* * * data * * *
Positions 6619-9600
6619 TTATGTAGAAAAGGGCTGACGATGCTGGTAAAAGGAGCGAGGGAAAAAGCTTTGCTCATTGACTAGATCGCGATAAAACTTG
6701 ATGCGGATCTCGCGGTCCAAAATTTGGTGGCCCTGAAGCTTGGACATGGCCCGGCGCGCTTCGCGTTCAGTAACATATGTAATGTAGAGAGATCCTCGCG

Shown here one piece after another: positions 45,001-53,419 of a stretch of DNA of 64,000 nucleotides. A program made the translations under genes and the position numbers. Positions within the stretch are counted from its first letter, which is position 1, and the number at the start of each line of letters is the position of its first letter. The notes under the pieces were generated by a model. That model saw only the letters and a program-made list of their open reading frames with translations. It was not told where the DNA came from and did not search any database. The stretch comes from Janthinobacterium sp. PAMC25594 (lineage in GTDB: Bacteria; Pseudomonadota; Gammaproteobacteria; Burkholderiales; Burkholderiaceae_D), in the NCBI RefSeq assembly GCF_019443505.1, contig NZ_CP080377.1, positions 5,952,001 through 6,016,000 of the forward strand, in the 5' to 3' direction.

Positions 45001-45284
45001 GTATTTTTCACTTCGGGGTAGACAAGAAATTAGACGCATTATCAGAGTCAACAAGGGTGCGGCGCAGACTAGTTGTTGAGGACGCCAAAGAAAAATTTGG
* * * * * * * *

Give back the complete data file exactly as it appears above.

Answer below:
Positions 6619-9600
6619 TTATGTAGAAAAGGGCTGACGATGCTGGTAAAAGGAGCGAGGGAAAAAGCTTTGCTCATTGACTAGATCGCGATAAAACTTG
6701 ATGCGGATCTCGCGGTCCAAAATTTGGTGGCCCTGAAGCTTGGACATGGCCCGGCGCGCTTCGCGTTCAGTAACATATGTAATGTAGAGAGATCCTCGCG

Shown here one piece after another: positions 45,001-53,419 of a stretch of DNA of 64,000 nucleotides. A program made the translations under genes and the position numbers. Positions within the stretch are counted from its first letter, which is position 1, and the number at the start of each line of letters is the position of its first letter. The notes under the pieces were generated by a model. That model saw only the letters and a program-made list of their open reading frames with translations. It was not told where the DNA came from and did not search any database. The stretch comes from Janthinobacterium sp. PAMC25594 (lineage in GTDB: Bacteria; Pseudomonadota; Gammaproteobacteria; Burkholderiales; Burkholderiaceae_D), in the NCBI RefSeq assembly GCF_019443505.1, contig NZ_CP080377.1, positions 5,952,001 through 6,016,000 of the forward strand, in the 5' to 3' direction.

Positions 45001-45284
45001 GTATTTTTCACTTCGGGGTAGACAAGAAATTAGACGCATTATCAGAGTCAACAAGGGTGCGGCGCAGACTAGTTGTTGAGGACGCCAAAGAAAAATTTGG